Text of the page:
debi withers reviews a collection on the intersection of race and queer politics, which slips between first-person narratives, manifestos and academic tracts
Out of Place: Interrogating Silences in Queerness / Raciality is the latest book from Raw Nerve, the independent feminist publishers based in the Centre for Women’s Studies at the University of York. The collection of essays is based on the papers from an academic conference of the same name, held in Lancaster in 2006, and attempts to cover a wide range of perspectives that examine the intersection of queer and anti-racist writing, experience and activism.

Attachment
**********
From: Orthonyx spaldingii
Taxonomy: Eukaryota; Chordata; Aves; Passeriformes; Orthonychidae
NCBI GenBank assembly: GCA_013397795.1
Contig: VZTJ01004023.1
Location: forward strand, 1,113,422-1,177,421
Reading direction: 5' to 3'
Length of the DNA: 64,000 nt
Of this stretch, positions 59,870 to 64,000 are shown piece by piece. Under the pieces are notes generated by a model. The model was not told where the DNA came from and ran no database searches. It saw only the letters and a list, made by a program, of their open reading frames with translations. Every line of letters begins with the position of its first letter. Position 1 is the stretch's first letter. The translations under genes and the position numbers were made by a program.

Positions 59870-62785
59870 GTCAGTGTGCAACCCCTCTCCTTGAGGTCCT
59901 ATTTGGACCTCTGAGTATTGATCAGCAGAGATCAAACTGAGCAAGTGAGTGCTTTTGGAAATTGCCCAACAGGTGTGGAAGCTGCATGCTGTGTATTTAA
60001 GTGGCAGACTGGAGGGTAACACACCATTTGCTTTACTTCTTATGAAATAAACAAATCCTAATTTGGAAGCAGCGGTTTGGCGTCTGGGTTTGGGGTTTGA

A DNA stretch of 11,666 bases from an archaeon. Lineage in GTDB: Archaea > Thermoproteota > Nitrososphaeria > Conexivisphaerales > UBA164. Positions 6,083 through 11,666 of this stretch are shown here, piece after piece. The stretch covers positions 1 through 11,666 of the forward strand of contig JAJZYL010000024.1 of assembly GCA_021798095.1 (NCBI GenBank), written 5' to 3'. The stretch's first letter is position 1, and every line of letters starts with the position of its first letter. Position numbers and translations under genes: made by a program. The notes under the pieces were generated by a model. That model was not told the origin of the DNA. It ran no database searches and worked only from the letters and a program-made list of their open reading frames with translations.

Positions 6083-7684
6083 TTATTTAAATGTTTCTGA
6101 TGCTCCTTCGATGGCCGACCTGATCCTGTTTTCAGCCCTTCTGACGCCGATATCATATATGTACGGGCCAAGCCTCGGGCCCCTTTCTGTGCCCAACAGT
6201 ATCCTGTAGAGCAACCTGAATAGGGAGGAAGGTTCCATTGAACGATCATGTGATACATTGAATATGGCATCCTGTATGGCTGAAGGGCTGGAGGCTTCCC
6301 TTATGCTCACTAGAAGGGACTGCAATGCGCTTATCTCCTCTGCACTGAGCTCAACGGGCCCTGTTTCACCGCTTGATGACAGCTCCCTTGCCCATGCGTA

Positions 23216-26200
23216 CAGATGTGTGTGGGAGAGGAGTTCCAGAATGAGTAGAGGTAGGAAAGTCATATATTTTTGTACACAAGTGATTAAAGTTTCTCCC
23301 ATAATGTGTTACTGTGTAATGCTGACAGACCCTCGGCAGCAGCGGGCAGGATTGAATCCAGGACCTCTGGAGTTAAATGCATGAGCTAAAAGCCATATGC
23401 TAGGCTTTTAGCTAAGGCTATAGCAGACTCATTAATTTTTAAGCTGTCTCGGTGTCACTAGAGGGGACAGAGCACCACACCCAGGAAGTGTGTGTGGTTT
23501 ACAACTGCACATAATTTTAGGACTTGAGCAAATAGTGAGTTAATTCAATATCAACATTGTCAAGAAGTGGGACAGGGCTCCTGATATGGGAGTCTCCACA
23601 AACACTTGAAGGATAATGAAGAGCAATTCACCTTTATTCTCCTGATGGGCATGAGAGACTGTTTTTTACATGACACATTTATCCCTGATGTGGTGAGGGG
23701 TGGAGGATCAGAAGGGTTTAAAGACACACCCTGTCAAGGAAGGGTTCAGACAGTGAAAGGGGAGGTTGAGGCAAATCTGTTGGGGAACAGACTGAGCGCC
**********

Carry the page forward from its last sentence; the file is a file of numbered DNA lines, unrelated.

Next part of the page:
The strength of the book lies in the number of different voices in which these critiques are articulated, ranging from academic high-theory, to ethnography, to activist writings and personal testimony, manifestos and the performance diary of a gender queer drag queen. The book is divided into four sections, which address a selection of critical issues relating to the War on Terror, queerness, race, embodiment, visuality and translation. This plurality of forms is in line with Raw Nerve’s commitment to publishing books and pamphlets that do not fit neatly into academic, activist or popular writing, but instead seek to move across critical ‘genres’ and disciplines by creating a multi-voice collection (see, for example, The Feminist Seventies which similarly mixes testimonies and analysis). This really brings the energy of the conference itself into the collection, as many different lively debates are presented for the reader to engage with. For what singular voice or critical style could do justice to the immense knot of questioning and critique that needs to be mobilised in relation to the subjects of queer, race and their intersections?